Dubbed by some marketers as the slogan of the century, “A diamond is forever” from De Beers has certainly helped the company a lot in boosting demand for the sparkling precious stone.
While these long-lasting diamonds may suggest eternal romance, their monetary value is anything but forever.
Quoting a Rapaport Diamond Index, an industry benchmark, the Wall Street Journal points out that “prices of top quality stones have collapsed by as much as 80 percent in real, inflation-adjusted terms over the last 30 years”.
Every stone is different, but roughly speaking, a typical top-grade one-carat stone cost about US$6,100 in 1978 compared with US$11,000 today.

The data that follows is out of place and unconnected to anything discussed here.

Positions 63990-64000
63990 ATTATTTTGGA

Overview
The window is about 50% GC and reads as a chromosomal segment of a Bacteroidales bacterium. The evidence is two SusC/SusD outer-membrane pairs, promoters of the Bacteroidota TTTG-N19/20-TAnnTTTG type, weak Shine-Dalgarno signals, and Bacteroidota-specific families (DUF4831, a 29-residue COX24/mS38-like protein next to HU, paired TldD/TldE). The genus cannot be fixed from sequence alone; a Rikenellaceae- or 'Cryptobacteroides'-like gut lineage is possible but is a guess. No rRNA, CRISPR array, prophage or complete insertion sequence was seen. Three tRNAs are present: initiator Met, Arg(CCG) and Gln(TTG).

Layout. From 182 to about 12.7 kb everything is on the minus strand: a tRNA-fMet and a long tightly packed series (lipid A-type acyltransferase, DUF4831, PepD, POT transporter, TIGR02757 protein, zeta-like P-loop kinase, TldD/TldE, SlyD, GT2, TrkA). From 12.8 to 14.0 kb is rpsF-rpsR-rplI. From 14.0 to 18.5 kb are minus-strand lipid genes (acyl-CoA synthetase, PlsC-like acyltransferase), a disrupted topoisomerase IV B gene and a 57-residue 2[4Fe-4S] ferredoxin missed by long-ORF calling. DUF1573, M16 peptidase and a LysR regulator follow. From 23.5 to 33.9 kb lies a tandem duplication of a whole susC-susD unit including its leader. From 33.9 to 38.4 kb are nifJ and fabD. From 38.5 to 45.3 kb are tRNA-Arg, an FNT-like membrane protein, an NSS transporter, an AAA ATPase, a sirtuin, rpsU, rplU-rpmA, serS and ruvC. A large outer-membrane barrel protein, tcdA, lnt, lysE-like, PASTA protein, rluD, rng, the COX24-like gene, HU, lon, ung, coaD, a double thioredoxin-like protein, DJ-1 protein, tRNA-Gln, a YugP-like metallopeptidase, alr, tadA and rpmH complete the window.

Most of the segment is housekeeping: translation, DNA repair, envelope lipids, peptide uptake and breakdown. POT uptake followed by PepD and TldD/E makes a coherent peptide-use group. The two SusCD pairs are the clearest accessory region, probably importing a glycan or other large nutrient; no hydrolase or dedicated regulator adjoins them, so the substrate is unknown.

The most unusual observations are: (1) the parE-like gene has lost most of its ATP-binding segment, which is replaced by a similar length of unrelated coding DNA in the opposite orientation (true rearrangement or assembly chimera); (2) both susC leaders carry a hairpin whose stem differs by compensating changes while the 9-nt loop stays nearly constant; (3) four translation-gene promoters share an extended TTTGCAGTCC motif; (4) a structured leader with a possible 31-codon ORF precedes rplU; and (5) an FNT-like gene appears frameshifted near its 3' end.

After factoring in inflation, the market price of the same stone has lost about half of its value in real purchasing power, the report says.
On the contrary, diamond vendors are doing much better.
For those who have invested in Tiffany & Co. or Anglo American (one of the major shareholders of De Beers), they would have enjoyed hefty gains over the past decades.
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